See the below in a PDF file, here. ( forward by K. N./ Peace for the Sea in 2015)
“PEACE FOR THE SEA IN 2015”
Statement by Participants of the International Peace Camp Held in Okinawa
We are an international group of activists working for peace at a critical moment in Northeast Asia. Earlier this fall, we gathered in solidarity from around the world for a five-day gathering called “Peace for the Sea.” As the second annual international peace camp of its kind, its goal was to promote inter-island solidarity among our communities in Jeju Island of South Korea; the islands of Taiwan; and Okinawa and other Ryukyu Islands, including Miyakojima, Ishigaki, Yonaguni and Amami-Oshima.
Ichariba chōde (行逢りば兄弟) is an Okinawan proverb that carries a special resonance for our group, meaning “Once we meet, we become brothers and sisters.” We already share a kinship of historical memory as survivors, witnesses, descendants, and advocates. Indeed, the Ryukyu Islands, the islands of Taiwan, and Jeju Island all bear legacies of suffering, given our parallel experiences of Japanese colonial occupation and postwar authoritarian rule in the shadow of the Cold War under US hegemony. Furthermore, the security of Taiwan has long been used as an excuse for the stationing of troops in Korea and Japan.
As we mark 70 years since the end of World War II in the Asia-Pacific, we are still struggling against the unresolved contradictions of both that conflict and the Cold War, while also contending with the emerging reconfiguration of bipolar rivalries into a New Cold War. Truly, it is more pressing and necessary than ever to strengthen our solidarity as a transnational community of peace. In the spirit of Ichariba chōde, we have sought to strengthen our solidarity as a sisterhood and brotherhood of peace.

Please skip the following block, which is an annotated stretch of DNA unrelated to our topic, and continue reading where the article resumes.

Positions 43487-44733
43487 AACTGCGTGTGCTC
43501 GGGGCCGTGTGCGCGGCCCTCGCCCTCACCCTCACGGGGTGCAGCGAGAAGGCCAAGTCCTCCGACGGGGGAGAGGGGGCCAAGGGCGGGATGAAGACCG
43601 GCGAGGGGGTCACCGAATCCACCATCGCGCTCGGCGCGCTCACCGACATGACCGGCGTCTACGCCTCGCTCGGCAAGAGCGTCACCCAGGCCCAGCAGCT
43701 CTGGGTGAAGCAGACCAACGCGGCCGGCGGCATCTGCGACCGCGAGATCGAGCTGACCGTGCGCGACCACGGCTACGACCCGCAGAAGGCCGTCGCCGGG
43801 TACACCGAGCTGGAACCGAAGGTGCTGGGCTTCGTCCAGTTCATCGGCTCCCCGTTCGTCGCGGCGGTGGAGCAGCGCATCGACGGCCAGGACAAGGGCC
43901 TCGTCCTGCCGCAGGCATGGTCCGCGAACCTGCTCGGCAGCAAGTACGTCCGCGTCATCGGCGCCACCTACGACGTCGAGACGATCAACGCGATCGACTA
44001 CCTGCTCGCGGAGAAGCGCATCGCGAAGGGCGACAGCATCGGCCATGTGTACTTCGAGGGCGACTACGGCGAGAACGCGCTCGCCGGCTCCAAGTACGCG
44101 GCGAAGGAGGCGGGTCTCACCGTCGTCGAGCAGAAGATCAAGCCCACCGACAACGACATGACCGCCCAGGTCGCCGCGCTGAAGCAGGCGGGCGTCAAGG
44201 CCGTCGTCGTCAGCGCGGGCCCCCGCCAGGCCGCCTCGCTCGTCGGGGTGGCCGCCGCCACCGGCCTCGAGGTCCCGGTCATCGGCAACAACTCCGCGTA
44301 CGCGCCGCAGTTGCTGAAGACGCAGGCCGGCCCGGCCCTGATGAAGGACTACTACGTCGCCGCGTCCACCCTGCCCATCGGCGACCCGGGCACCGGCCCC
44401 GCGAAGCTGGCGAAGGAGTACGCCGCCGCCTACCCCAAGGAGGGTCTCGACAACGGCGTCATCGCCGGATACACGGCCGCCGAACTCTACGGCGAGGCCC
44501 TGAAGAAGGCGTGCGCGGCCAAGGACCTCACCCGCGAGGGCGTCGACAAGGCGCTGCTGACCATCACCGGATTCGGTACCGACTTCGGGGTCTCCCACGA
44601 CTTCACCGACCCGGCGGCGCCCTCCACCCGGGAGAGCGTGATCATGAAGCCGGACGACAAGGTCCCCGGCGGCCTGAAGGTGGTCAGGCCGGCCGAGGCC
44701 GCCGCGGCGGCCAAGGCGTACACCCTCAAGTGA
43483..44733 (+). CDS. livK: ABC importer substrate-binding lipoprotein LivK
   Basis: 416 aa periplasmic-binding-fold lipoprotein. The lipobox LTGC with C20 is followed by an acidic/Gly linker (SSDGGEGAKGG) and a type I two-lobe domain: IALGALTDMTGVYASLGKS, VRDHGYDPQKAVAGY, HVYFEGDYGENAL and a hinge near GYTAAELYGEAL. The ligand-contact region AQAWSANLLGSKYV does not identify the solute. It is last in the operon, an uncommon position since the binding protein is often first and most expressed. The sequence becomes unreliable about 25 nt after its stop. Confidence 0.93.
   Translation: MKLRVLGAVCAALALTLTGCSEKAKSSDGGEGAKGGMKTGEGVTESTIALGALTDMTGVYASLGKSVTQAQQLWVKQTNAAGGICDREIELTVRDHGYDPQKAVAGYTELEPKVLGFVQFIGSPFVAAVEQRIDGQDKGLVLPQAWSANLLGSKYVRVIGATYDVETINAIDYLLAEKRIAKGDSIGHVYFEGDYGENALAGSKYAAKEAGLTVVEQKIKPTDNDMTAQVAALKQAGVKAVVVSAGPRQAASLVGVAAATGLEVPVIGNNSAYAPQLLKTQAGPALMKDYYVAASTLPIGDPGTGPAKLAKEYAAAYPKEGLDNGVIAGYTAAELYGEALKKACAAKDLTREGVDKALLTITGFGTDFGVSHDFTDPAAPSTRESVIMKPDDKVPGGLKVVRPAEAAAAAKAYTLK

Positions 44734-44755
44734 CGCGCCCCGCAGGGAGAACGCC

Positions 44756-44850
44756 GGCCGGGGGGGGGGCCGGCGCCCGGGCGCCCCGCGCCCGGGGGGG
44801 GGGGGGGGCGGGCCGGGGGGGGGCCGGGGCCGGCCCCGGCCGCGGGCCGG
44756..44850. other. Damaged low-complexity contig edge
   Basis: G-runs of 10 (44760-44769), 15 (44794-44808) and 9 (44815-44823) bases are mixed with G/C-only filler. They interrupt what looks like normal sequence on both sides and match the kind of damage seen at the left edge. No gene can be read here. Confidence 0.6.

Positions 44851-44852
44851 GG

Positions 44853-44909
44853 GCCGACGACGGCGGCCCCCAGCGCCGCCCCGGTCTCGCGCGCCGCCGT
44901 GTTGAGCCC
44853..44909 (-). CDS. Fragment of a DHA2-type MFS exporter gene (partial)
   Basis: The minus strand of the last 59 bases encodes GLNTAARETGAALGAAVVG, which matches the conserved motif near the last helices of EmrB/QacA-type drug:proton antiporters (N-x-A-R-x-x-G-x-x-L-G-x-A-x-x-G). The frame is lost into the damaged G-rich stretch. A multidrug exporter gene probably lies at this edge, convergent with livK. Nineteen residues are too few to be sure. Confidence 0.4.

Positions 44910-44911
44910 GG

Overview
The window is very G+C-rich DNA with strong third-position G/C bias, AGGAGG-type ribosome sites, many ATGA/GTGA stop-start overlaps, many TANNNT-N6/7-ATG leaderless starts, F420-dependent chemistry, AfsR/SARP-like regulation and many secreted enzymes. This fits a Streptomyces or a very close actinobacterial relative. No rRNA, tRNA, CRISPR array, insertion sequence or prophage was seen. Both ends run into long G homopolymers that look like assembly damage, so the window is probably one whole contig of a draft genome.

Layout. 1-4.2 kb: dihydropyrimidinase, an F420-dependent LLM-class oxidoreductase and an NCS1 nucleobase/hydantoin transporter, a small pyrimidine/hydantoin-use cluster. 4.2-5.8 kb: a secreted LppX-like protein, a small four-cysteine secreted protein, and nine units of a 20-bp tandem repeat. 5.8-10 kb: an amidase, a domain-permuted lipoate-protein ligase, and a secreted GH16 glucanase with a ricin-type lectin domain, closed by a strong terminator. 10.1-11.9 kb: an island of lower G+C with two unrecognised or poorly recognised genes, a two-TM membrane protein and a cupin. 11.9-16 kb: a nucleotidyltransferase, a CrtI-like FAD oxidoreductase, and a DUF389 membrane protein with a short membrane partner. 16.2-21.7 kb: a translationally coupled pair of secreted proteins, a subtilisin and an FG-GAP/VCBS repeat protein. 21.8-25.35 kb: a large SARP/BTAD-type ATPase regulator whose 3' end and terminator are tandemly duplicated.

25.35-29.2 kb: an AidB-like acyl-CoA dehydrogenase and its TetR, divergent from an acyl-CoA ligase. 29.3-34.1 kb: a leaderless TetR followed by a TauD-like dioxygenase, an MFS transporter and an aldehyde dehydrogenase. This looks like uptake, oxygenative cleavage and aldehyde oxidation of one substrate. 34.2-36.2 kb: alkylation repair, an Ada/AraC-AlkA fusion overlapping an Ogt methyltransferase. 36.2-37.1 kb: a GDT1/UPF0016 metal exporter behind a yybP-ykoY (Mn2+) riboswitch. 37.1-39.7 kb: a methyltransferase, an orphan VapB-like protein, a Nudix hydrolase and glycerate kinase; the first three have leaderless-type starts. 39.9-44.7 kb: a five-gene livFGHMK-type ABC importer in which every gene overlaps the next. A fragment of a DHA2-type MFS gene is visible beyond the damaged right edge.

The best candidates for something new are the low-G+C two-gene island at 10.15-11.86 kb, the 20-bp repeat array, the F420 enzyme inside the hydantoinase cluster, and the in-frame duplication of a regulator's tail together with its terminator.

The Urgent Necessity of “Peace for the Sea”’
Following our first “Peace for the Sea” program in Jeju last year, we could not have anticipated the urgency of being in Okinawa this autumn. On the day that we arrived for our Peace Camp in late September, the railroaded passage of war bills by the Japanese Parliament marked a grave turning point, forsaking the country’s longstanding pacifism, despite massive protests throughout Japan. Shortly thereafter Okinawa’s Governor Onaga Takeshi spoke in front of the United Nations Human Rights Council in Geneva. He said, “The building of the new base in Henoko is a violation of the right to self-determination of the Okinawan people.” During that same period in Korea, an Aegis destroyer entered the Gangjeong Sea for the first time to conduct a test-mooring in the harbor of the naval base that is nearing completion, foreshadowing the end of Jeju’s identity as an Island of Peace.
As we know by now, these alarming developments are all related to the “Asia pivot,” which the Obama Administration first announced five years ago. This term commonly refers to the policy of redirecting US foreign policy and military strategy away from the Middle East and toward countries in Asia and the Pacific Rim, in response to the rise of China. But what it really means is the escalating confrontation of two hegemons, the US and China, competing for control over the last resources on earth. Truly, 2015 is a year that has seen a breakneck expansion of the region’s militarization on a scale that is unprecedented.